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Essar Oil Seeks Looks To Raise More Than $1 Billion From Oil Traders

Oil fire

India’s refiner Essar Oil—in which Russian state-controlled oil firm Rosneft holds 49 percent—is looking to raise more than US$1 billion in pre-finance loans from oil trading firms, after Western banks have been reluctant to lend money to the Indian company partly owned by Russia’s biggest oil company that is subject to U.S. sanctions.

According to banking and trading sources familiar with the talks who spoke to Reuters, Essar Oil will be seeking the pre-payment loans from oil traders in exchange for repaying them with refined oil products in three to four years, as the Indian refiner wants to diversify its creditor base and not rely too much on Indian lenders for financing.

Western banks are not explicitly banned from extending funding to Essar Oil, as the sanctions stipulate that Rosneft’s majority-owned entities are subject to sanctions, while its 49-percent stake is just shy of the majority interest in Essar. Nevertheless, banks are cautious and wary of the Russian link, banking sources told Reuters.

“Essar and Rosneft initially signaled interest in borrowing but have gone silent in the past six months after most banks signaled to them they would not be able to lend,” a source with a major Western bank, which initially received an invitation to express interest, told Reuters.

According to a second banking source, Essar Oil is expected to issue a request for proposal for the pre-finance loan as early as at the beginning of the second quarter of 2018. The traders that would become creditors would be repaid in gasoline and gasoil.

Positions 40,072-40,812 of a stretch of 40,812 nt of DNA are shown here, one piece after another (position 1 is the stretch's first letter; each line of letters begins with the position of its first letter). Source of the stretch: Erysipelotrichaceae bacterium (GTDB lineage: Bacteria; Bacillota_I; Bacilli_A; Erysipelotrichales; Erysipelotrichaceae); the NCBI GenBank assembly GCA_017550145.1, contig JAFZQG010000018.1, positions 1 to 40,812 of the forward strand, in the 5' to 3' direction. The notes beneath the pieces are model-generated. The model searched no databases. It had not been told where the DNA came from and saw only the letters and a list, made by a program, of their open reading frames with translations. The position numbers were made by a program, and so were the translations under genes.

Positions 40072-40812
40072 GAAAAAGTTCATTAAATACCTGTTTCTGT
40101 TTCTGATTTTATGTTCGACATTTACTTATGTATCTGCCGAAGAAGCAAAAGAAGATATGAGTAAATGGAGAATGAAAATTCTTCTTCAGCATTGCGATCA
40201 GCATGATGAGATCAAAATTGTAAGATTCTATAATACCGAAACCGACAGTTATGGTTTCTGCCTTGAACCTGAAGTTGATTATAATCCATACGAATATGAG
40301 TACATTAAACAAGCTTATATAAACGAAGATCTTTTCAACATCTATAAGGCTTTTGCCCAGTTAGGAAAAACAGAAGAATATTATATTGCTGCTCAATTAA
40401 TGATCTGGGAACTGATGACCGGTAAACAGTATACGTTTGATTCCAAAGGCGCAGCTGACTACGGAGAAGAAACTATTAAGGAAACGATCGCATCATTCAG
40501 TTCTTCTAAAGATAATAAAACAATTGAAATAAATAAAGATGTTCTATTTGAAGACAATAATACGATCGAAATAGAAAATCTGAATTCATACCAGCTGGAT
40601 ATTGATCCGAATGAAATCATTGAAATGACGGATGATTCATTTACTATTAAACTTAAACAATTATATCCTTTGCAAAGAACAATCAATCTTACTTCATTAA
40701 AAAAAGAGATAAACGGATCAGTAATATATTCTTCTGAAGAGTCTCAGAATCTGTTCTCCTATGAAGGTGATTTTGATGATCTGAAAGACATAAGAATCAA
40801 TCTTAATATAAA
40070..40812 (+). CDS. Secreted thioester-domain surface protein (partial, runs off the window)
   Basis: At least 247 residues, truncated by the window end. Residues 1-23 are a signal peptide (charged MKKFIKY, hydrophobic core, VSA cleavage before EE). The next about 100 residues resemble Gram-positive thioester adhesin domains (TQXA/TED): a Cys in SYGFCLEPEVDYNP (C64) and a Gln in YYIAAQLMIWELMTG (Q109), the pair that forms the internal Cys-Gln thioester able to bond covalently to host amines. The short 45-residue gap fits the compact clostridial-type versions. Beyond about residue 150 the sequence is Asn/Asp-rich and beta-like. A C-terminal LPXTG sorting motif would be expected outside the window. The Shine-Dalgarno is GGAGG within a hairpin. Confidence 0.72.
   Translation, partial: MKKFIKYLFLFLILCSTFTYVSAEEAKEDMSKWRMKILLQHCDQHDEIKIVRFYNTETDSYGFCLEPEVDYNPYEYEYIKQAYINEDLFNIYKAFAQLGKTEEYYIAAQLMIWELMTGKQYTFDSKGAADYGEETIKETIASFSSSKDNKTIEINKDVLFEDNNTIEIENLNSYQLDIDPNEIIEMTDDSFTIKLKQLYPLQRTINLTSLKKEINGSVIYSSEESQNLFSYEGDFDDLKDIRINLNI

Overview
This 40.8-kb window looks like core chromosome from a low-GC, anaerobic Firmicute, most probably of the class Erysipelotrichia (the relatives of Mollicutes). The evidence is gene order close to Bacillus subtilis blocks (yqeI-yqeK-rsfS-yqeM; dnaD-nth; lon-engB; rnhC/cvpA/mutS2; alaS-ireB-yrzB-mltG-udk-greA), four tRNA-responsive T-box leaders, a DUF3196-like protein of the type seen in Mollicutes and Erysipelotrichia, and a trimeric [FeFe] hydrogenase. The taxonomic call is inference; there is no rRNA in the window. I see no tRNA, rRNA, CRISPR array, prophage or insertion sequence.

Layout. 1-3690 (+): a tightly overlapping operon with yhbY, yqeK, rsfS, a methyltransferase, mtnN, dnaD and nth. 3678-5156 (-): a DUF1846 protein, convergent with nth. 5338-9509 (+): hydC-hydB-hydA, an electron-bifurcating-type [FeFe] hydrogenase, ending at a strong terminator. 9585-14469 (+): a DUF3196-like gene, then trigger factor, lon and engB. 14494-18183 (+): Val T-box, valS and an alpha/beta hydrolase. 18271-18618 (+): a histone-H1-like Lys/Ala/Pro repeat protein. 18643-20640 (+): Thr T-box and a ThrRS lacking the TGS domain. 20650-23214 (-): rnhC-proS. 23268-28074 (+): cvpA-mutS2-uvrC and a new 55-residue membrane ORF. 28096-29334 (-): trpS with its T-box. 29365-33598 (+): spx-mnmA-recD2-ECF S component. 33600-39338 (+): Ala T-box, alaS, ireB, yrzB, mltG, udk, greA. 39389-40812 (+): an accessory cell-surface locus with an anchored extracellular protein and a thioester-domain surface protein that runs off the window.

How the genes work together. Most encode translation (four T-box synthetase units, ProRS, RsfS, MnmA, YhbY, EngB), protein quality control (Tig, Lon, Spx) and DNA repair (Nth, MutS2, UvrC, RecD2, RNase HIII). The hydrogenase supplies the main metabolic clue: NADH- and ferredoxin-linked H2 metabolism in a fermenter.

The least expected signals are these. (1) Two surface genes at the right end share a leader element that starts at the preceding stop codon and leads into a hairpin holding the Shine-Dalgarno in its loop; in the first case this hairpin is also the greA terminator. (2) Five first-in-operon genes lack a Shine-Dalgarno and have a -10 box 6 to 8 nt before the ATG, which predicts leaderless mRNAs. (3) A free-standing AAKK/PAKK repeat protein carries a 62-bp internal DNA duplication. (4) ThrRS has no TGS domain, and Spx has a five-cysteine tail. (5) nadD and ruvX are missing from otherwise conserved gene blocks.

In August 2017, Rosneft finalized the acquisition of 49.13 percent in Essar Oil, while an investment consortium comprising oil trader Trafigura and UCP acquired another 49.13 percent in the Indian refiner. The closing of the acquisition of Essar Oil was delayed compared to its initial target closing date, the end of 2016, because Indian creditors of Essar Oil delayed their approval of the deal.

Bank loans to Essar Oil are complicated not only by the Russian shareholder of 49 percent of the company. Banks are also wary that Essar Oil relies on significant volumes of crude oil from Iran and Venezuela for its operations. With the U.S. sanctions on Iran still in place, and possibly expanding, and the U.S. considering imposing sanctions on Venezuela’s oil industry, Western banks are not really rushing to lend money to Essar Oil.

By Tsvetana Paraskova for Oilprice.com

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